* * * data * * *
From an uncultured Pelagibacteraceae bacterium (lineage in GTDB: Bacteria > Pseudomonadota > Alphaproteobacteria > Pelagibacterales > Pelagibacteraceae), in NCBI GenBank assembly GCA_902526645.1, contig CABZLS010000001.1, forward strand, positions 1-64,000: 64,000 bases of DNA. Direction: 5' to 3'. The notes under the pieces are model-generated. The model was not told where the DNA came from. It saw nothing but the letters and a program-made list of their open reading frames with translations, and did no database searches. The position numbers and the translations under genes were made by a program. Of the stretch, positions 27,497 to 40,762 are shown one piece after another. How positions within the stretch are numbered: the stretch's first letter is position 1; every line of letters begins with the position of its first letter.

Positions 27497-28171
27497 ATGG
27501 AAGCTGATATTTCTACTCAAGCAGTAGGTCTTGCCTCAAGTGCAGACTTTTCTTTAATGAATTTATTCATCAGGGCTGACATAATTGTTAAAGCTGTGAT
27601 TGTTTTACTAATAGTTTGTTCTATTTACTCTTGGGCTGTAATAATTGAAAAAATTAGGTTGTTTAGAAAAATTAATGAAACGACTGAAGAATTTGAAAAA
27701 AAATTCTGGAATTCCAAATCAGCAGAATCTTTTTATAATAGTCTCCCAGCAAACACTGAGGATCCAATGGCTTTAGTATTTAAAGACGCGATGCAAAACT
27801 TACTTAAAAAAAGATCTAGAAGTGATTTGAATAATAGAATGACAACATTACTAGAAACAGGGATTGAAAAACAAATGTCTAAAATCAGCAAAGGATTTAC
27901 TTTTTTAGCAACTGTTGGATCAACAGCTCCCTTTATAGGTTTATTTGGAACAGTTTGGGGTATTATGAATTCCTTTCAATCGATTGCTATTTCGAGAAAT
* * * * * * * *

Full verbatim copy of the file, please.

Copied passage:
From an uncultured Pelagibacteraceae bacterium (lineage in GTDB: Bacteria > Pseudomonadota > Alphaproteobacteria > Pelagibacterales > Pelagibacteraceae), in NCBI GenBank assembly GCA_902526645.1, contig CABZLS010000001.1, forward strand, positions 1-64,000: 64,000 bases of DNA. Direction: 5' to 3'. The notes under the pieces are model-generated. The model was not told where the DNA came from. It saw nothing but the letters and a program-made list of their open reading frames with translations, and did no database searches. The position numbers and the translations under genes were made by a program. Of the stretch, positions 27,497 to 40,762 are shown one piece after another. How positions within the stretch are numbered: the stretch's first letter is position 1; every line of letters begins with the position of its first letter.

Positions 27497-28171
27497 ATGG
27501 AAGCTGATATTTCTACTCAAGCAGTAGGTCTTGCCTCAAGTGCAGACTTTTCTTTAATGAATTTATTCATCAGGGCTGACATAATTGTTAAAGCTGTGAT
27601 TGTTTTACTAATAGTTTGTTCTATTTACTCTTGGGCTGTAATAATTGAAAAAATTAGGTTGTTTAGAAAAATTAATGAAACGACTGAAGAATTTGAAAAA
27701 AAATTCTGGAATTCCAAATCAGCAGAATCTTTTTATAATAGTCTCCCAGCAAACACTGAGGATCCAATGGCTTTAGTATTTAAAGACGCGATGCAAAACT
27801 TACTTAAAAAAAGATCTAGAAGTGATTTGAATAATAGAATGACAACATTACTAGAAACAGGGATTGAAAAACAAATGTCTAAAATCAGCAAAGGATTTAC
27901 TTTTTTAGCAACTGTTGGATCAACAGCTCCCTTTATAGGTTTATTTGGAACAGTTTGGGGTATTATGAATTCCTTTCAATCGATTGCTATTTCGAGAAAT